Jobs.art attracts employers from across the globe with the aim of connecting applicants to museums, galleries, curators, and other art handling positions. Founder Clynton Lowry says: “Essentially, .ART has provided half the marketing for us. It’s like the readymade, but for online identities.”
Created in 1956, Brafa Art Fair (brafa.art) is one of the world’s oldest art fairs. Bruno Nelis, Brafa’s former PR & Communication Director, explains: “Before we had a brafa.be website on a Belgian domain, and we felt that it was important to get access to a community that was global.”
To explore domain options, visit get.art or check with your registrar. Use promo code ARTBDAY to get 55% OFF on all domains.
This offer is valid through May 31, 2022.
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Oxford-based artist Tach Pollard (previously) allows the sinuous shapes of hawthorn or oak branches to guide the forms of his fantastical figures. The lanky creatures stand on long limbs with hunched shoulders and bowed backs, features determined by the original curve of the wood. Based on legends like the Norse Eddas, The Mabinogion, and the Icelandic Sagas, the sculptures are mysterious and minimal—Pollard tends to leave the natural color and grain of the material intact for their faces and burns the remainder to obtain the deep, black char that envelops their figures. You can shop available pieces on Etsy, and follow the artist on Instagram to stay up-to-date on future releases.
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Curled tentacles, soft spikes, and an unusually large, translucent bell distinguish a newly discovered species of jellyfish. The uncommon A. Reynoldsi became the subject of study for scientists at the Monterey Bay Aquarium Research Institute (previously) earlier this year when one of the deep-sea creatures was documented floating through the midnight zone. “Fifteen years ago, MBARI researchers spotted a large jelly that looked like Atolla but lacked the telltale trailing tentacle, and their curiosity was piqued,” MBARI says.
Bigger than most in the Atolla genus, this particular specimen measured 5.1 inches across with about 30 to 40 small, coiled tentacles that differ from other species’ singular, long appendages. The institute has only recorded about ten sightings of the A. Reynoldsi since 2006, a discovery researchers say “remind(s) us that we still know so little about the ocean, the largest living space on Earth.” (via PetaPixel)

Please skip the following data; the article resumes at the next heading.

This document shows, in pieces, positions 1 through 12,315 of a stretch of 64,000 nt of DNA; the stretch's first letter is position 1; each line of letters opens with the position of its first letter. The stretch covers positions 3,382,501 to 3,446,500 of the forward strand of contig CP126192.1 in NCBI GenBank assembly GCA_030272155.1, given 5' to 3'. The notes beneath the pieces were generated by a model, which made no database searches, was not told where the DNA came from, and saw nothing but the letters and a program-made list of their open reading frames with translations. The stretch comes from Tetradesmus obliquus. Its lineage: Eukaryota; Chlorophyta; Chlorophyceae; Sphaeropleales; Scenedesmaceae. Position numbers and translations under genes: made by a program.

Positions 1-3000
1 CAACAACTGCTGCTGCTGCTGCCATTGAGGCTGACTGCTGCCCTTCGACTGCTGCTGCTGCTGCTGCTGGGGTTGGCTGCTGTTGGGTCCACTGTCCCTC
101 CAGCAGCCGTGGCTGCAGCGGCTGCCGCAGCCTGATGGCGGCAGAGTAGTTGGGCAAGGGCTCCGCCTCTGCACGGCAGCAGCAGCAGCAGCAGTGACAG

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A Chromatic Installation by Felipe Pantone Turns a Public Walkway into an Architectural Kaleidoscope
Argentinian-Spanish artist Felipe Pantone (previously) magnifies the prismatic principles that ground his Subtractive Variability series to a phenomenal scale in the newly installed “Quick Tide.” Whether working in kinetic sculpture or large-scale murals, Pantone investigates the vast realm of color theory and its bottomless potential, in this instance transforming the cyan, magenta, and yellow model into a dynamic display. “The idea of creating a system in which I can create endless color combinations within the visible color spectrum by simply rotating or displacing the same image over and over (in C, M, Y)… the results are always random, unexpected, yet always interesting for me,” Pantone tells Colossal.
The site-specific “Quick Tide” wraps the upper and lower levels of an elevated walkway in London’s Greenwich Peninsula with a vibrant collision of light and pigment—see Liz West’s transformation of the same outdoor space previously on Colossal. Angled blocks hold radial gradients to “make obvious where the different colors overlap and how different hues appear. These details are usually easy to find as chromatic aberrations in prints by looking under the magnifier,” the artist shares, noting that the combinations shift in appearance depending on the time of day and position of the viewer.
Pantone will soon open a solo show titled Manipulable at Tokyo’s Gallery COMMON that invites visitors to interact with the works, and you can follow updates on that exhibition and new works on Instagram.
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Editor's Picks: Craft
Highlights below. For the full collection click here.